The surfing world is mourning the loss of triple world champion Andy Irons, who died unexpectedly at 32. Irons had withdrawn from an event amid concerns that he and others on the tour contracted dengue fever and was returning home to Hawaii when he was found dead in an airport hotel while he had a layover in Dallas, Texas. It was unclear if he died from the illness or from something else. Officials said they were investigating the death.
Irons was known for his battles with world-renowned nine-time champion Kelly Slater, one of the people who got him into surfing.
"It's all about the feeling I get from riding that wave," Irons said in a video for one of the tours called "I Surf Because." "That first wave is the reason why I think everyone keeps coming back."
And making a comeback is just what Irons had done. He had taken a year off, and admittedly struggled with some personal problems, but said getting back into surfing was what helped him get through it.
"I have a lot of inner demons. If I didn't have surfing to get those out of my system, I would self-destruct," he said in the video. "Surfing's the only reason that keeps me going at a normal state. It keeps my life at an even keel; without it, it would just tip into oblivion."
Singer Alecia Beth Moore, who goes by the stage name Pink, is making headlines and getting a lot of support online for her latest video. She says "Raise Your Glass" celebrates society's "underdogs," and it tells them to "raise your glass if you are wrong in all the right ways."
In the video, she dons Rosie the Riveter attire, performs at a gay wedding, acts rocker-chic, goes geek and wears other stereotypical attire as she attempts to empower youths who are feeling alone. And that's something Pink has said she's known too well.
"Whatever the case may be, there's nothing cooler than a pair of effed-up teeth or freckles," she told MTV before the video premiered, admitting that she's always been far from perfect.
While it isn't quite the loud statement some other stars have been making (or trying to make) in their videos (see Kanye West and Lady Gaga), Pink's attempt to stand by her core demo and tell them it's OK jibes perfectly with the anti-bullying campaign that's been sweeping the country. (And yeah, it also has some provocative scenes.)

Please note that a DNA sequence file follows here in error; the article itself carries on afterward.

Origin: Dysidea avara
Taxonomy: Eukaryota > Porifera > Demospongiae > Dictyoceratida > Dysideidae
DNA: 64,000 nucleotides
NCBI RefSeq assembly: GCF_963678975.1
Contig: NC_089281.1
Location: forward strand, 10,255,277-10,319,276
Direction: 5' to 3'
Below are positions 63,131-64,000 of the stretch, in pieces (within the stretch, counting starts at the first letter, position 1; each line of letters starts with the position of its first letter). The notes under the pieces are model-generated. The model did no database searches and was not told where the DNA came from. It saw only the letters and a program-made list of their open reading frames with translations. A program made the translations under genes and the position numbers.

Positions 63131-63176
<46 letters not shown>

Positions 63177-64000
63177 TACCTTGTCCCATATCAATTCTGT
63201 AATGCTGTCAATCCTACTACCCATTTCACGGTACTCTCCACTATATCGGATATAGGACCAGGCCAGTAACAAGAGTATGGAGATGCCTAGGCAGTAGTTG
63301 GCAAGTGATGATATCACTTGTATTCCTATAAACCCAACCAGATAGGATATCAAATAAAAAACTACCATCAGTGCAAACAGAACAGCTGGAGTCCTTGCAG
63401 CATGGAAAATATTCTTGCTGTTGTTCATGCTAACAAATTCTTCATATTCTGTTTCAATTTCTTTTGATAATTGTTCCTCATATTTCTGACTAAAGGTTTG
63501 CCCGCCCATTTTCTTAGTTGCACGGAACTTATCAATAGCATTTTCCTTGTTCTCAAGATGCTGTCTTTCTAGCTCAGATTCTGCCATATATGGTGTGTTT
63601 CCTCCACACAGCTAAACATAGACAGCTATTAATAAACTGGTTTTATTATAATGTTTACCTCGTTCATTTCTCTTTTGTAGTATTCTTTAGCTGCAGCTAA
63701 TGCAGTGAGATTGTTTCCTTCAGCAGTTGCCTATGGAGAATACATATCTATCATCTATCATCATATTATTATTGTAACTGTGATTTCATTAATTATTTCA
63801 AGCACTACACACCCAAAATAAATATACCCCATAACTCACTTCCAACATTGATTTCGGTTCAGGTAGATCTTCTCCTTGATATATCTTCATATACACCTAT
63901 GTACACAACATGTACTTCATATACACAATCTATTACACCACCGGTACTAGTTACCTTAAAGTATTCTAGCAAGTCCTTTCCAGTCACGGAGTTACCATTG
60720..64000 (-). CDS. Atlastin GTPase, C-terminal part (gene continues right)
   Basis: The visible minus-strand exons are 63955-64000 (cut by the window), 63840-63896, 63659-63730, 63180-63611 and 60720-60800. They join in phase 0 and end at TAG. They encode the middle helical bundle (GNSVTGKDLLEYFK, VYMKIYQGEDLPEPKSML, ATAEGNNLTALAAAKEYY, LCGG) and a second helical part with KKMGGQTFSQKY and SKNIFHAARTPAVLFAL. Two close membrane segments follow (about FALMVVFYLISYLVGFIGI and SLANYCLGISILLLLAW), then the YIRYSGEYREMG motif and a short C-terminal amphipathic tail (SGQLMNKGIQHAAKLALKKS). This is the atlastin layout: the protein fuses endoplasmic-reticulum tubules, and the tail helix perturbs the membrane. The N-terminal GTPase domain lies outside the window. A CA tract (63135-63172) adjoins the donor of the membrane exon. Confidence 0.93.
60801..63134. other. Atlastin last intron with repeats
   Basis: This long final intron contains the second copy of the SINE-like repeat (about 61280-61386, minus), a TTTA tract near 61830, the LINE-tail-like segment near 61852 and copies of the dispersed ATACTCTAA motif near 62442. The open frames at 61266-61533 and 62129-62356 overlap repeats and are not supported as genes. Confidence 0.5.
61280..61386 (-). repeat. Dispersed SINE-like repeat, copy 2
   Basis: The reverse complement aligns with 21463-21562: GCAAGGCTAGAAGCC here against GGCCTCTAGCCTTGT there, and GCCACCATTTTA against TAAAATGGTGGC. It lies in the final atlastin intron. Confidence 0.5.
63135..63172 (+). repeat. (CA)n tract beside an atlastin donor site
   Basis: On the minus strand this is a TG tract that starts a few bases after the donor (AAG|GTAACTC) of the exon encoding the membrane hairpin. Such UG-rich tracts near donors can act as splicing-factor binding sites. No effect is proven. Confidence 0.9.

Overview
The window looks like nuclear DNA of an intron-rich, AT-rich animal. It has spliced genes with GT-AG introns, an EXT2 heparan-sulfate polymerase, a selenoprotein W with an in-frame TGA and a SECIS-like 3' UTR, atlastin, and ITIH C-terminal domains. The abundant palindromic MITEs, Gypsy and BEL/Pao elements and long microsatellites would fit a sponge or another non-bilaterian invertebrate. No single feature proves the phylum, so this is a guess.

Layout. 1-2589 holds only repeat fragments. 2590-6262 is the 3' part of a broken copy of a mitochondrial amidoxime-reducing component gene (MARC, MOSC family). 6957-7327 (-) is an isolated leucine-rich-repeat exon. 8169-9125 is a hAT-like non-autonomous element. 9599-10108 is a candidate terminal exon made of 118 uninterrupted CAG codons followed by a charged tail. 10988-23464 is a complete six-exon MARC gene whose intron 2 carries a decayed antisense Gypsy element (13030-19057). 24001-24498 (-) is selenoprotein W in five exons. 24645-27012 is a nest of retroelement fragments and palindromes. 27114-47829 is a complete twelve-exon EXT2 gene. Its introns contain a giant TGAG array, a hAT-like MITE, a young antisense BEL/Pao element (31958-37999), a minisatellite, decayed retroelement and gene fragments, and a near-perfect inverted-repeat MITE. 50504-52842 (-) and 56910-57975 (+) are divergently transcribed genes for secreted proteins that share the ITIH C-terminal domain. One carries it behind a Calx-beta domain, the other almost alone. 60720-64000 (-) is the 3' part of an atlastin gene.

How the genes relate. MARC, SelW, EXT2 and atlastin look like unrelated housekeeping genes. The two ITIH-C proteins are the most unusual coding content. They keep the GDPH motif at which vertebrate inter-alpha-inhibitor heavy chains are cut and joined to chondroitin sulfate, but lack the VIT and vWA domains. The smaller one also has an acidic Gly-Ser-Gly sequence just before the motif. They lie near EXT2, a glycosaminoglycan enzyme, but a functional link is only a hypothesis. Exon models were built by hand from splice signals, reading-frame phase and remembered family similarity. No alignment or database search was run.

And she's making a few political statements in the video, too. At one point, she tries to wrestle a massive sumo wrestler.
"The sumo wrestler represents Wall Street, the big banks," she told MTV. "It's the middle-class working family against 'the man.' "
Esther Vergeer, 26, is one of the most dominant athletes in the world, yet you probably have no idea who she is.
Outside of those who compete against her, she remains virtually unknown. That's despite her mind-blowing run of 396 consecutive wins and the fact she hasn't lost a single tennis match since 2003.
The Dutchwoman is now making headlines. But this time, it's for what she's done off the court, not on it.Â In fact, it's mostly due to her appearance on ESPN Magazine's 2010 "Body Issue" publication, where a naked Vergeer holds a strategically placed tennis racket. She is the most dominant player that wheelchair tennis has ever seen, yet her inclusion in a magazine that has prominent athletes bare their bodies has created as many headlines as anything she has achieved in her illustrious career.